Could a tiny business invalidate your trade mark?
Alexandria Winstanley

The Court of Appeal yesterday (23 November 2017) confirmed that small businesses that have goodwill in a small locality can prevent the registration of a trade mark nationwide and can also apply to invalidate a brand owner’s trade marks.
In the case of Caspian Pizza [2017] EWCA Civ 1874 the Court of Appeal considered the question of whether two trade marks which had been registered by a pizza business trading in Birmingham called Caspian Pizza should be declared invalid on the basis that a business trading in Worcester had acquired goodwill in the same name in Worcester before the trade marks were registered.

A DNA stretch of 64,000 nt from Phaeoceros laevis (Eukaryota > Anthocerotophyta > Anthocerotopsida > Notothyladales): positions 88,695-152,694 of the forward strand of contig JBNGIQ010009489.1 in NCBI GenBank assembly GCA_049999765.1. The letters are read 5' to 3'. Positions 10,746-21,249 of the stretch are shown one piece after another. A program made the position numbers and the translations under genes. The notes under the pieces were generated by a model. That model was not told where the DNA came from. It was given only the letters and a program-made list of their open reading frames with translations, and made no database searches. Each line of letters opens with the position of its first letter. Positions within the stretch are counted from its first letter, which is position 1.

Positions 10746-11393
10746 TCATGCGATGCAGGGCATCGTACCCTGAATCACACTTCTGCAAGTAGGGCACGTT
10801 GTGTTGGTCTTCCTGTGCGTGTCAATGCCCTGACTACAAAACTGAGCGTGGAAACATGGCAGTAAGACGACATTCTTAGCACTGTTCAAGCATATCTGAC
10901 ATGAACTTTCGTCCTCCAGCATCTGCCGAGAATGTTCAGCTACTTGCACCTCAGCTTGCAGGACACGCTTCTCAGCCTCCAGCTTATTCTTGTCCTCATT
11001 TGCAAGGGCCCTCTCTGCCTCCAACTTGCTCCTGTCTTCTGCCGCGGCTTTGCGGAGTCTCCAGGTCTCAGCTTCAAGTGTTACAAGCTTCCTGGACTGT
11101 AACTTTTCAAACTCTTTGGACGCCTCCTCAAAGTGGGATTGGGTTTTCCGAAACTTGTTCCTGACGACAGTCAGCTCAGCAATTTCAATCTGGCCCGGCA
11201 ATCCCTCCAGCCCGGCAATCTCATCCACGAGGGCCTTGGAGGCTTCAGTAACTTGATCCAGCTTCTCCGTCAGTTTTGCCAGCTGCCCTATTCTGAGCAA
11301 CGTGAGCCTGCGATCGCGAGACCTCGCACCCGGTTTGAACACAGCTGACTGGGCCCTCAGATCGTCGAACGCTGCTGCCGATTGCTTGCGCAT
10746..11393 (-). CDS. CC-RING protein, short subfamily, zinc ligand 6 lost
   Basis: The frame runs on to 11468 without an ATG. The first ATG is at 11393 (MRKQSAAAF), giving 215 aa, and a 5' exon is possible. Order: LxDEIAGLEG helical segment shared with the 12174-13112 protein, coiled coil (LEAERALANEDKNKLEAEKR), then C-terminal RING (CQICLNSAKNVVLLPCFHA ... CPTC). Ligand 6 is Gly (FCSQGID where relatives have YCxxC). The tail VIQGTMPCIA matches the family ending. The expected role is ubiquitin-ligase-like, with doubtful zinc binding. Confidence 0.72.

The trade mark owner had sued the Worcester business for passing off and trade mark infringement for use of the name Caspian Pizza. The Worcester business counterclaimed for a declaration of invalidity in respect of the Caspian trade marks. The Court of Appeal held that the Worcester business only had goodwill in Worcester but that this was sufficient to object to the registration of the trade marks on the basis that the trade marks are UK wide and therefore would include Worcester.
This case is likely to be a great concern for brand owners as it gives any business, no matter how small, the power to obtain a declaration of invalidity of another brand’s trade marks as long as they have earlier goodwill in a locality.
It also serves as a salutary reminder to trade mark owners to ensure that their trade marks are in order before issuing proceedings for infringement. In this claim the Claimant had aimed to stop the use of the Caspian name by one restaurant and instead lost both of its trade marks.

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